By Chadd Cripe

The Idaho Statesman

IDAHO CITY, Idaho — Leo Hennessy could have retired a year ago. One project pulled him back.

The six-yurt system Hennessy developed for Idaho State Parks and Recreation was badly damaged by the 2016 Pioneer Fire, including the total loss of the Whispering Pines yurt. The system is located north of Idaho City, a small town northwest of Boise. The Pioneer Fire started north of Idaho City in the backcountry and raged for months, charring almost 300 square miles.

Hennessy wanted to see the system fully restored before he left the department — an accomplishment celebrated earlier this month with the completion of the new sixth yurt.

“If it wasn’t for Leo, there wouldn’t be any yurts,” said Mike Allen, a friend of Hennessy’s and frequent volunteer. “You can ask just about anybody.”

The first yurt — Banner Ridge — was built in 1996 as a way to generate revenue to offset the cost of maintaining and grooming the Park N’ Ski system that launches from four parking lots along State Highway 21. The sixth — Stargaze — opened in 2011.

All six will be open this winter for the first time since the Pioneer Fire, and there’s not much winter availability left. They are open in the summer, and most popular in the winter, when backcountry skiers, cross-country skiers, snowshoers and other snow lovers trek a few miles through the woods for the quiet isolation, sweeping views and chance to camp with some of the comforts of home.

“Every day, you have that fresh snow,” Hennessy said. “I think that’s what people come up here for. You wake up and there’s 6 inches to a foot of new snow. You’re the first one to make tracks. That’s an experience that a lot of people want, and it’s hard to get.”

Hennessy has made a career of helping people find new ways to experience the outdoors.

The 63-year-old North Dakota native has been the non-motorized trails coordinator for Idaho Parks and Rec since 1989. He was the trails coordinator in North Dakota before that.

One of his other major accomplishments in Idaho was running point on the Trail of the Coeur d’Alenes. The trail was a 72-mile-project that turned an environmental mess into a paved trail spanning the Idaho panhandle, starting south of Coeur d’Alene in Plummer, Idaho and ending in Mullan, near the border of Idaho and Montana.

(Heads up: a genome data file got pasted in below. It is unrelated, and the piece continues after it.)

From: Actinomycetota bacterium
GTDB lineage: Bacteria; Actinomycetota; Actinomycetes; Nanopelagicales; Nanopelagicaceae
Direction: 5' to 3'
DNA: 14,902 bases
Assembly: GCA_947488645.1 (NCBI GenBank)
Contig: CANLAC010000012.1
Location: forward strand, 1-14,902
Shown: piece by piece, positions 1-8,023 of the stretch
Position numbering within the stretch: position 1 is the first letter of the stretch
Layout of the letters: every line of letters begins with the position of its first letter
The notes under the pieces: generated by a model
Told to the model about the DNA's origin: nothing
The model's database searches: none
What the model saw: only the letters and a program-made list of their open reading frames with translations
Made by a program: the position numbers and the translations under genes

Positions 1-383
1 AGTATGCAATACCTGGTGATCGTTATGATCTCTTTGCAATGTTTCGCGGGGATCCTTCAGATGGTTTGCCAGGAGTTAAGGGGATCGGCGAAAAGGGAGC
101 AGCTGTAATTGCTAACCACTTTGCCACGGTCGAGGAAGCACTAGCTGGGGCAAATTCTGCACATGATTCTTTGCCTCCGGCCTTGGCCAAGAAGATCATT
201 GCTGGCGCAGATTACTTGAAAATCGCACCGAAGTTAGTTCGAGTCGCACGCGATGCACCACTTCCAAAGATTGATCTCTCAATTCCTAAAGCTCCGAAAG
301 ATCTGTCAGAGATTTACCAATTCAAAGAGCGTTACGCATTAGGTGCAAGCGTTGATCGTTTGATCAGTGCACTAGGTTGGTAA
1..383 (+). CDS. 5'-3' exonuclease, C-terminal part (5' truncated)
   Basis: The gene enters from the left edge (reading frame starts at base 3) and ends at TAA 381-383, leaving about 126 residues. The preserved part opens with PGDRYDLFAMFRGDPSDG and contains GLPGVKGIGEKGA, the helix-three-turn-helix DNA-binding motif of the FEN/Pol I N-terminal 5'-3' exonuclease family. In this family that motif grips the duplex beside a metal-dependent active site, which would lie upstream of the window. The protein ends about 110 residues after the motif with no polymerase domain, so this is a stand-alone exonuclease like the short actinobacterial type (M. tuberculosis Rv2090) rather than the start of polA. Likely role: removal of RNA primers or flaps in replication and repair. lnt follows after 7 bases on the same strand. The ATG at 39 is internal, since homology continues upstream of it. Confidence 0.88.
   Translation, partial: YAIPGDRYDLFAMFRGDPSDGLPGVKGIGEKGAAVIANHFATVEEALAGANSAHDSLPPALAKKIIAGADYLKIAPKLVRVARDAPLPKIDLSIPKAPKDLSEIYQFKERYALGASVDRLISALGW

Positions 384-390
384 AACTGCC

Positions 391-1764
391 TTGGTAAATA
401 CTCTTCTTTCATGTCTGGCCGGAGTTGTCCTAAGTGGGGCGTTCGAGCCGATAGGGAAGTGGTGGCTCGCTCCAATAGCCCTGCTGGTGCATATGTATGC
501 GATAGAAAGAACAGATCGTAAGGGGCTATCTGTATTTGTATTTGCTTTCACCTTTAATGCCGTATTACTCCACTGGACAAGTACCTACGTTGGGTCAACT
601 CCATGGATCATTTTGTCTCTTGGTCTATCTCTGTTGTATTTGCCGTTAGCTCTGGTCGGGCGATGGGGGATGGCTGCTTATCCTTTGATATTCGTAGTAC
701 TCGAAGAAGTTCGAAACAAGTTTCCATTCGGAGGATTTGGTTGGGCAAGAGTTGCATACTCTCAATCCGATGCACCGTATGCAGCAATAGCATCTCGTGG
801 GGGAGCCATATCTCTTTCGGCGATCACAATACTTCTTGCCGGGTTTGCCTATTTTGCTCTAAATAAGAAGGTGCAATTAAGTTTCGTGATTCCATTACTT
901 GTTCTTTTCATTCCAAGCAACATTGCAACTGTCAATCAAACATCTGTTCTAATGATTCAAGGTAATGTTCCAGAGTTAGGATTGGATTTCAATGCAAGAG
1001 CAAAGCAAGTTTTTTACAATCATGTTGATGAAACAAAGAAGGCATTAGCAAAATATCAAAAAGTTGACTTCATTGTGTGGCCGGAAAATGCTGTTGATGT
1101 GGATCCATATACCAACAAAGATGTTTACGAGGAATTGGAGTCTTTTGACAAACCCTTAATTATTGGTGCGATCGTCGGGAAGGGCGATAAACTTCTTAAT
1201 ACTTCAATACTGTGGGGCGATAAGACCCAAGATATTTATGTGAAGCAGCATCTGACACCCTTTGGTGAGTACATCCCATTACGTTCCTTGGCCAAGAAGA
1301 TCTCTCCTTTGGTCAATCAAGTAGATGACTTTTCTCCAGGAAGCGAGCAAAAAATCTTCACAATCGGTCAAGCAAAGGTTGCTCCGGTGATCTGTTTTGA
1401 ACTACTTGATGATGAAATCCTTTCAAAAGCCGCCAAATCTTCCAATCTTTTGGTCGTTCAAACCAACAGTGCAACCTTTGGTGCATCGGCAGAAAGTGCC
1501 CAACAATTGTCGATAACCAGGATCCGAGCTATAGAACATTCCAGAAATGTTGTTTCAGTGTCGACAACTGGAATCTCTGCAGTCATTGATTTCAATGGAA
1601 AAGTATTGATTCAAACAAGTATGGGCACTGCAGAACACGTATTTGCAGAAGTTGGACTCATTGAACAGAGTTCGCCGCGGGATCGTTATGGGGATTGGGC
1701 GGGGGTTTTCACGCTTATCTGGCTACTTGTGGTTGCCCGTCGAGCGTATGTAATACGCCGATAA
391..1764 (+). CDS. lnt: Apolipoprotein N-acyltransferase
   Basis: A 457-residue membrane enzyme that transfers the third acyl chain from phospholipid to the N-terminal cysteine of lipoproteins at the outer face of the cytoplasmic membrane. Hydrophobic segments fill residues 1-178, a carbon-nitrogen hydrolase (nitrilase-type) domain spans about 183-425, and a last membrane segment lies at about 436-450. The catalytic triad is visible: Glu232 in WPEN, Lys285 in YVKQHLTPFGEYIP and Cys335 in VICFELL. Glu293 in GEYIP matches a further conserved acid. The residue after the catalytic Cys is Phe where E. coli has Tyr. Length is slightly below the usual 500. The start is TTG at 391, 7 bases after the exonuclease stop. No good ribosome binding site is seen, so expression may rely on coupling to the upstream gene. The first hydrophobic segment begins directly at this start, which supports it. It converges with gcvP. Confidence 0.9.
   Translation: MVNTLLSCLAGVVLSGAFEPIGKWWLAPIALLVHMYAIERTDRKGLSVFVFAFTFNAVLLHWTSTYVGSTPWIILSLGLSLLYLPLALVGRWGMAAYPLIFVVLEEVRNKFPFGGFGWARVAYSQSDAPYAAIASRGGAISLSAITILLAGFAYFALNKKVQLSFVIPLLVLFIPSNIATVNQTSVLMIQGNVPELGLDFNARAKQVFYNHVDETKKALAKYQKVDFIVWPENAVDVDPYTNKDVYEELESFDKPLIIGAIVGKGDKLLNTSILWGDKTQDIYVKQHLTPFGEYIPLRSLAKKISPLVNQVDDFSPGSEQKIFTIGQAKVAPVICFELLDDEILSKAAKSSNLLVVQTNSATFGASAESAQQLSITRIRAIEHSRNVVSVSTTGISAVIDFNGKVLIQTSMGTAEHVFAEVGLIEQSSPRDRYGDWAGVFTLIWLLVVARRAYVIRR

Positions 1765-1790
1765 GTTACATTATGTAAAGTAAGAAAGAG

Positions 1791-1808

He’s known for his willingness to take the uninitiated into the wild — and, in fact, he hopes by retiring this winter he can do more of that.

“I’m going to be out taking people into the backcountry and woods as long as I can,” he said.

His willingness to share his time with others is one reason Hennessy has no trouble finding volunteers to help with his projects.

Non-motorized trails in Idaho don’t have a funding mechanism, so volunteers are critical. Hennessy estimates two-thirds of the work on the latest yurt was performed by volunteers.

“He has really personalized the non-motorized program for Idahoans,” said Jennifer Okerlund, communications manager for Idaho Parks and Rec. “Leo has been the face behind this program for years. He offers his own time to get people outside, and oftentimes he’s helping expose them to new outdoor activities that maybe they wouldn’t have tried on their own.”

The Hennessy Yurt is accessed from the Gold Fork parking lot and sits about a mile from the burned-out Whispering Pines site.

You can drive to the Hennessy in the summer. You’ll want snowshoes or skis with skins to get there in the winter.

It likely will be popular with backcountry skiers because of the surrounding slopes, Hennessy said. It’s not a good choice for cross-country skiers because of the switchbacks on the shortest route from the parking lot to the yurt.

Like all of the yurts in the Idaho City-area program, it was placed atop a ridge with terrific views of the surrounding forest and peaks. As the seventh yurt Hennessy built, it benefited from his experience.

“We’ve taken all the things we’ve learned from the other yurts and combined them to make, I think, the best yurt,” Hennessy said. “Every yurt I built, the last one was the best one.”

He thinks about everything from the location, to the building site, to how the building is oriented. He wants morning light to hit a certain spot. He wants the best views of mountain peaks in the windows. He wants a window with a view of the fire pit and whoever might be approaching.

Inside the yurt, some wooden surfaces have been replaced with more durable stainless steel; the kitchen tools are purchased with an eye on quality so they last; hooks are conveniently placed to hang wet clothing; games and a journal are provided for downtime.

“Nothing was placed in here on accident,” volunteer Brenda Adams said. “Everything has been deliberated on endlessly.”

Outside, the elevated deck provides an easier way to shovel snow — at least until it gets so deep that it’s above the railing, the pit toilet is far enough away to avoid any unwanted smells and a bench in the woods provides a getaway

“We put them up high to get the sun,” Hennessy said. “At sunset, I sit out on the deck and watch the sun go down with a glass of wine.”

The yurt journals are filled with stories about the trips people have taken.

“Some amazing artwork, you’ll find,” Adams said. “You can sit and read through the journals and, of course, add your own contribution.”

Even before the name, there were those journals.

“There’s amazing stories (in the journals),” Hennessy said. “That’s what really gives me the satisfaction of doing this. Being in public service, you don’t get a lot of pats on your back. When I read that yurt journal, that right there shows me I’m doing what I really like to do — trying to help people.”